And that’s why there’s a lot of initiatives right now of looking at ways of taking cohort studies from different parts of the world and bringing those data together, those findings, those experiences, as well, together, to be able to then analyse these data. Not just in the 2,000 people in the EPAD project, or the 700 people in the Prevent study, but the 4,000 people who are in a study in India, and the 3,000 people in a study in Australia. And these initiatives are led by people like Bill Gates, through something called the Alzheimer’s Disease Data Interoperability platform, here in the UK, by Dementias Platform UK.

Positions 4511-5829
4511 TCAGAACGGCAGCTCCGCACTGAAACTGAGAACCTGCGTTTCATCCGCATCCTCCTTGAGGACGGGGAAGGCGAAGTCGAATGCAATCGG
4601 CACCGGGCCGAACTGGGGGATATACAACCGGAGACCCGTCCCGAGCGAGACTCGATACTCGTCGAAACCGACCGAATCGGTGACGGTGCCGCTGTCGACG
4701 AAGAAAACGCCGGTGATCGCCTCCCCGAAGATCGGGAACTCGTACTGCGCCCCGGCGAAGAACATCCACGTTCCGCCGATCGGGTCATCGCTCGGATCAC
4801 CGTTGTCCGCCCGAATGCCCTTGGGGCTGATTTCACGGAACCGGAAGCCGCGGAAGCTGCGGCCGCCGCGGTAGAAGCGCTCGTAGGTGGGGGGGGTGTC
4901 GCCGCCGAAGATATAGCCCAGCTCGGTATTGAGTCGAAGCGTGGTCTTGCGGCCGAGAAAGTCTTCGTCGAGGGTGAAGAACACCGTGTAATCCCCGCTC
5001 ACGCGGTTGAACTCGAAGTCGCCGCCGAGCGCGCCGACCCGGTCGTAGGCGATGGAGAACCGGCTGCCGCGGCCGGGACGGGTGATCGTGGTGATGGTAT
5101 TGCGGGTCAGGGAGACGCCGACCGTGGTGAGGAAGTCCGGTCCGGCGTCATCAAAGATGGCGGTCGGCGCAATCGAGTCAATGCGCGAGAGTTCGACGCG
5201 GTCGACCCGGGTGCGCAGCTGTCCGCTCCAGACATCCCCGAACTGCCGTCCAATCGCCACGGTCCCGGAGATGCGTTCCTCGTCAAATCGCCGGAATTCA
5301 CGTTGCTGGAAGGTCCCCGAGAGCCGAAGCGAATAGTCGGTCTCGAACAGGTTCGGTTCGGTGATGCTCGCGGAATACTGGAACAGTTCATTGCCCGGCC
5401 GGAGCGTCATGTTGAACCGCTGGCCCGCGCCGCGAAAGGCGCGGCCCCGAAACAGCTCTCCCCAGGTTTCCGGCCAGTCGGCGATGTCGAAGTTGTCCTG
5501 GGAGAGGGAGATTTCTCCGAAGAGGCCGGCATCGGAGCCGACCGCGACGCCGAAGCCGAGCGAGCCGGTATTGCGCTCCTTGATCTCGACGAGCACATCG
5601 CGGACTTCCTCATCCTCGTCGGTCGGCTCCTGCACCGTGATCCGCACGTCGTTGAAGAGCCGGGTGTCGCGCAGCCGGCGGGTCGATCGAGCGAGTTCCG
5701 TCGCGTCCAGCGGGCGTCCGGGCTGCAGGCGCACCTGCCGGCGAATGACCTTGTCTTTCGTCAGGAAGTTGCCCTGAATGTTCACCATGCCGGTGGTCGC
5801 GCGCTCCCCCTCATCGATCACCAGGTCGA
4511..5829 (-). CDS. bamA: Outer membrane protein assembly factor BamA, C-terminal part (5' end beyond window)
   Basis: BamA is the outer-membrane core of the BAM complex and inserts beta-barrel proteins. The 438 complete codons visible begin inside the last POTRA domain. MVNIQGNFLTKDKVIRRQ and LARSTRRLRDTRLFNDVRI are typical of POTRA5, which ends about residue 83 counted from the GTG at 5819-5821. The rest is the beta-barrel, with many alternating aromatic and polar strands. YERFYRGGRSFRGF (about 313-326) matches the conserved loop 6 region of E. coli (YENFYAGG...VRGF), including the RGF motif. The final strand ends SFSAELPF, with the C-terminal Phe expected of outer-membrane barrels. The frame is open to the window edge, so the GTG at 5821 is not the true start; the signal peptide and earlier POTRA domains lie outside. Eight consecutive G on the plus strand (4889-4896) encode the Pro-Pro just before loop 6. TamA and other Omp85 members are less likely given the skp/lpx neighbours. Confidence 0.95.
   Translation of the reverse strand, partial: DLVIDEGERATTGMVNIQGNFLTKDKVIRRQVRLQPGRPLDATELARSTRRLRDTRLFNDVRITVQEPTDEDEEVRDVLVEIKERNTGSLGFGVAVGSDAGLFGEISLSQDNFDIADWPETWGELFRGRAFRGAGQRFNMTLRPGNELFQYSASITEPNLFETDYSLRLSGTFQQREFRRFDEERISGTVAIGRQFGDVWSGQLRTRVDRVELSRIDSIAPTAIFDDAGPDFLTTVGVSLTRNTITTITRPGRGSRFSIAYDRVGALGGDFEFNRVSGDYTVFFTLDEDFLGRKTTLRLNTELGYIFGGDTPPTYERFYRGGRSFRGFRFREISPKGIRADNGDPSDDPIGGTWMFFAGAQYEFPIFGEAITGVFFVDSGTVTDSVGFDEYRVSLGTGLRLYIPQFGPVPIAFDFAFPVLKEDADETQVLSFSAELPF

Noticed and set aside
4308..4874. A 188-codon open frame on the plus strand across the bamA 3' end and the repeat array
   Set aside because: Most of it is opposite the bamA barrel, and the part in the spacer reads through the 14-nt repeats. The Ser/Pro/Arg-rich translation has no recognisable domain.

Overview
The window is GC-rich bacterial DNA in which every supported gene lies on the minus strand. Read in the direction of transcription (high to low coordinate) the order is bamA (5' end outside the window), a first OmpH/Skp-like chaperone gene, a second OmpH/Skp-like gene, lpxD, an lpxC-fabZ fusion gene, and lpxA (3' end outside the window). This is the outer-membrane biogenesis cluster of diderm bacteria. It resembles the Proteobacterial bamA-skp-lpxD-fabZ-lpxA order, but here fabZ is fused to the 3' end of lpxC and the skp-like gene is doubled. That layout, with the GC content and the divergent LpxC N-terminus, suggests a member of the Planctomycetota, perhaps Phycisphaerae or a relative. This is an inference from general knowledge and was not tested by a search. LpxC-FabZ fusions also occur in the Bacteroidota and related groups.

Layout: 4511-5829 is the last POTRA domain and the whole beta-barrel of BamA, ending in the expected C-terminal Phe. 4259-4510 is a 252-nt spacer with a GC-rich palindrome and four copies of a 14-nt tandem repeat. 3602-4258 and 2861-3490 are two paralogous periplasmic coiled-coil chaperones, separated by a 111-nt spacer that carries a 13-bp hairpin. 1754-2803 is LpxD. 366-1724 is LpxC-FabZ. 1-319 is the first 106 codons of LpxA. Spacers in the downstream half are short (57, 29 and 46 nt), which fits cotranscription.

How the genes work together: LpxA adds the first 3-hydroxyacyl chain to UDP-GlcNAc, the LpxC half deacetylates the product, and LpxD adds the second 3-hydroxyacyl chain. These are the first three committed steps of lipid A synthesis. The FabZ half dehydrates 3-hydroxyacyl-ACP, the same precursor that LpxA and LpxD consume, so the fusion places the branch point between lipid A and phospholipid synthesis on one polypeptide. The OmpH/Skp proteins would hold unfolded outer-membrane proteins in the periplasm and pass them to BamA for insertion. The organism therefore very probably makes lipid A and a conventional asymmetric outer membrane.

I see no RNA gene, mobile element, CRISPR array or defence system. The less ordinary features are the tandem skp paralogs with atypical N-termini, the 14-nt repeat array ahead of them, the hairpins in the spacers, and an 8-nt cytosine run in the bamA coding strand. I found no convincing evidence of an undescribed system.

And these huge infrastructure projects are really helping us to unlock some of the mysteries, if you like, about why people develop Alzheimer’s disease, and therefore, what we can do to prevent it in the future. And of course, one thing that’s critically important is making all the effort and taking all the steps to address health inequalities. The way we design these studies, we’ve tended, in the past, to involve people who are from a certain racial background, certain socioeconomic backgrounds, who live, dare say it, near university towns and cities. And in some ways, that will mean that the data that we generate and the conclusions that we form may not be necessarily applicable to everybody all over the world.